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Wrong! 101 Reasons Why You Should Never Listen to Anyone

G. R. Howard. Rockwelder, $9.99 trade paper (242p) ISBN 978-0-9972373-4-4

Howard’s immensely charming, fascinating, and reassuring debut collection of assessments and aphorisms proves that critics are consistently terrible judges of talent and insight. Stuffy and pessimistic “experts” said Thomas Edison was addled and unteachable, George Gershwin had no musical talent, the Gettysburg Address was silly and forgettable, Ty Cobb was choosing a useless career, the Mustang had an amateurish design, there was no market for television, Rudyard Kipling was a hack writer, Steve Jobs would destroy Apple, no one would visit the Grand Canyon, and Citizen Kane was dull. Even Margaret Thatcher predicted there would be no female prime minister in her lifetime. Thankfully the inventors, entertainers, and visionaries on the receiving end of these criticisms were persistent in their pursuits. Howard goes through the not-so-encouraging early years of such luminaries as Oprah Winfrey, William Faulkner, Robert Goddard, Mohammad Ali, Louis Pasteur, and Winston Churchill to show that the best revenge is to simply prove the critics wrong. Original, entertaining, inspirational, and, most of all, encouraging, this book is great for anyone in need of a pep talk. (Oct.)

Reviewed on 11/11/2016 | Details & Permalink

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Here I Walk: A Thousand Miles on Food to Rome with Martin Luther

Andrew L. Wilson. Baker/Brazos, $17.99 (240p) ISBN 978-1-58743-305-4

Wilson, pastor and columnist for Christianity Today, presents the story of a modern-day pilgrimage he and his wife, Sarah, a scholar at the Institute for Ecumenical Research in France, took in 2010 to retrace the walk that Martin Luther made from Germany to Rome in 1510. The idea for the walk stemmed from a conversation he and his wife had during their time in graduate school. The story follows the Wilsons across a good swath of European territory starting in Strasbourg and ending in Rome at the Scala Sancta. Wilson tells a fairly mundane story of bad weather and missed connections with his parents who are providing a kind of pilgrimage support and mobile babysitting service for the Wilsons’ young son. Despite bewailing divisions within Christianity, both historic and modern, the Wilsons make free critiques of the Catholic landscape they walk through, condemning the Basilica of the Fourteen Holy Helpers, for instance, on the basis of aesthetics rather than considering what the church might represent to believers and what role it might play in their community—which would have been disrupted by Lutheran theology. With all the ingredients in place to make a thoughtful narrative, it’s a shame so little is done with the rich source material. This work never finds a pace, wandering somewhere between historical analysis, travel diary, and spiritual testimony to Wilson’s own personal Lutheran belief. (Dec.)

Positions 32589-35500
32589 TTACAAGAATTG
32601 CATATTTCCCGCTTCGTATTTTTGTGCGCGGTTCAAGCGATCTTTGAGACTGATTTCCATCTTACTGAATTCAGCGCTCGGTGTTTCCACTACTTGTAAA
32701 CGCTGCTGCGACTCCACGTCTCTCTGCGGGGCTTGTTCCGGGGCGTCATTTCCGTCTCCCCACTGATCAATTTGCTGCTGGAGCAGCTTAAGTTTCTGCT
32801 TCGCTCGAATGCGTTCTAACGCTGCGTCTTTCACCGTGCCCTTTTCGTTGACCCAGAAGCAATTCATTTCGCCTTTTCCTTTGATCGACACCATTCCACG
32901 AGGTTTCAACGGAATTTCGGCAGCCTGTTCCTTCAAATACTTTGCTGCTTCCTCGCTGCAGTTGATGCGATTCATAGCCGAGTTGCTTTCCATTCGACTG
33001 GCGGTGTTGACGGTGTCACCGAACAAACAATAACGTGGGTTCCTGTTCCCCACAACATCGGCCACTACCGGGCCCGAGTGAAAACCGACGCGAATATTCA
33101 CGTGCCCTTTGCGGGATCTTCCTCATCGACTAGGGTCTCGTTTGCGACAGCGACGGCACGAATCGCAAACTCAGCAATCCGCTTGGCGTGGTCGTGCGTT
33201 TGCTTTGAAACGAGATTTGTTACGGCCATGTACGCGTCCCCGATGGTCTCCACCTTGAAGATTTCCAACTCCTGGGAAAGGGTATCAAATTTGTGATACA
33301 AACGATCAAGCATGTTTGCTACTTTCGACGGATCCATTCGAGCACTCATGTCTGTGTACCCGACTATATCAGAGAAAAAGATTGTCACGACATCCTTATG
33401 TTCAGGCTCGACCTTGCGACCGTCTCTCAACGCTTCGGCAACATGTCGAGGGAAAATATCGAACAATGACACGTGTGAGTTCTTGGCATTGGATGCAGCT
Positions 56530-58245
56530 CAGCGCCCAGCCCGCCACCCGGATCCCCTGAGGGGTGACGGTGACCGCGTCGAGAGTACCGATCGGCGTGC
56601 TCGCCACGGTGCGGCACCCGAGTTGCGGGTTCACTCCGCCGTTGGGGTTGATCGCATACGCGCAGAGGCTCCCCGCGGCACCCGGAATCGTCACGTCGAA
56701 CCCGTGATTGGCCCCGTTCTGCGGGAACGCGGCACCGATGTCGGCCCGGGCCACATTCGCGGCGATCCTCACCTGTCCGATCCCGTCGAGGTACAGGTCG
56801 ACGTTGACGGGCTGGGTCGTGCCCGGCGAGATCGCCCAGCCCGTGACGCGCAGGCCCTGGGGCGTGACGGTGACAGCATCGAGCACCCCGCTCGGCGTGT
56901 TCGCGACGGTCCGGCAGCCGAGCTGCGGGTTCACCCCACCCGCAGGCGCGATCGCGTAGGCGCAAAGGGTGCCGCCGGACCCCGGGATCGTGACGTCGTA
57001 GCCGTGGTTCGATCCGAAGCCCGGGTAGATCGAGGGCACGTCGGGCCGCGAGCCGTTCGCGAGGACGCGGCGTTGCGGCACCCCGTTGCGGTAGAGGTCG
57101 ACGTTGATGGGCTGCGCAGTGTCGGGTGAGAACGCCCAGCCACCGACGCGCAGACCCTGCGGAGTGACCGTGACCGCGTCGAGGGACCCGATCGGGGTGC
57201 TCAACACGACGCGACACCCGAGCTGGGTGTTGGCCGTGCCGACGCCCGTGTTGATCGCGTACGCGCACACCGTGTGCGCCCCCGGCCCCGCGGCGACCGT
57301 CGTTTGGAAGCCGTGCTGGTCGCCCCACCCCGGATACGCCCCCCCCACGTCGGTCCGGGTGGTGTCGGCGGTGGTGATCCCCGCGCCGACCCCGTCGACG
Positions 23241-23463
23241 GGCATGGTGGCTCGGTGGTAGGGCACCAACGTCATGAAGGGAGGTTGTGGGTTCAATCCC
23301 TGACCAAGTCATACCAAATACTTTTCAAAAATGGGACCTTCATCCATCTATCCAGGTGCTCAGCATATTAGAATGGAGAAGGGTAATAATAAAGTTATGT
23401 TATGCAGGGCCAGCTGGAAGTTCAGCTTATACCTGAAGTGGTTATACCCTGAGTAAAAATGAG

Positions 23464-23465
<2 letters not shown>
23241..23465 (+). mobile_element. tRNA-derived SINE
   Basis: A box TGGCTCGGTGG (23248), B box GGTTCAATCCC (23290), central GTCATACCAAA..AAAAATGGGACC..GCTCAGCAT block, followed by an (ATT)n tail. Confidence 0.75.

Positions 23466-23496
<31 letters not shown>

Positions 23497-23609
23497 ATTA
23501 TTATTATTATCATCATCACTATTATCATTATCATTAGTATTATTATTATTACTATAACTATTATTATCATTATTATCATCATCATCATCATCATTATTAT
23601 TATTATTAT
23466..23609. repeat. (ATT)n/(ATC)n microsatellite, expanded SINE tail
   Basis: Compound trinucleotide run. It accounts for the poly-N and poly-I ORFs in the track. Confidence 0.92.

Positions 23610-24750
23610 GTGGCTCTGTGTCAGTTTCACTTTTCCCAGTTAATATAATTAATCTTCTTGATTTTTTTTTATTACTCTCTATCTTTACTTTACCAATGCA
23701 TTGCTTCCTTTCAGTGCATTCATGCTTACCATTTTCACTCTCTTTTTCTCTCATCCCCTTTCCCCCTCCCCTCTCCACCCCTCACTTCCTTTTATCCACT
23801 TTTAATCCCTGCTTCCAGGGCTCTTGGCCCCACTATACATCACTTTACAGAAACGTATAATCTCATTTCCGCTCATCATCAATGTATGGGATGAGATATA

Reviewed on 11/11/2016 | Details & Permalink

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Hidden Christmas

Timothy Keller. Viking, $20 (154p) ISBN 978-0-7352-2165-9

In this great gift book timed for the Christmas season, Keller takes readers through various Bible verses that describe the Nativity in order to explain its power, supplying ample historical context to drive home its teachings. It is easy to imagine this book as a sermon he might give to Redeemer Presbyterian Church (the church he founded in Manhattan) on a Sunday in December; this is a book for believers, and the reasoning he applies to the examined passages should be intellectually persuasive to his audience. He answers, for instance, questions about the Immaculate Conception by examining verses in which Mary and Joseph show their faith after first displaying skepticism. Keller doesn’t cheerlead, but he provides encouragement when he speaks of the sacrifices it takes to truly believe and during his arguments in favor of Biblical inerrancy, because Christmas isn’t simply one of the Christianity’s “very special” episodes, after all. In this slim volume, Keller achieves his pastoral goal of teaching Christmas’ most important message—“God alone has the life, truth and joy that we lack and cannot generate ourselves”— and in doing so, provides solace for those who seek it. (Nov.)

Reviewed on 11/11/2016 | Details & Permalink

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Awakening from the Daydream: Reimagining the Buddha’s Wheel of Life.

David Nichtern. Wisdom, $15.95 trade paper (160p) ISBN 978-1-61429-005-6

Nichtern updates the traditional teaching aid of the Wheel of Life in this approachable, practical guide to Buddhist practice. The Wheel contains images of the six realms we can inhabit including the addictive, stultifying pleasure of the god realm, through the constantly shifting human realm, or the unceasing pain of the hell realm. Although traditionally thought of as modes of reincarnation, Nichtern describes the realms as mental states that we move between, sometimes quite rapidly. He clearly and briefly describes how each blocks our path towards enlightenment but also contain unique possibilities. He also provides concise and easily implemented meditation practices for coping with the negative effects of each and includes a basic guide to karma and advice for finding a spiritual guide. The work does feel slightly shallow at points, and could be more heavily illustrated as the Wheel is a visual representation. Nichtern’s warm tone and gentle encouragement make this straightforward, clear, and current introduction to Buddhist thought and practice an ideal starting place for those seeking any type of mindfulness. (Oct.)

Reviewed on 11/11/2016 | Details & Permalink

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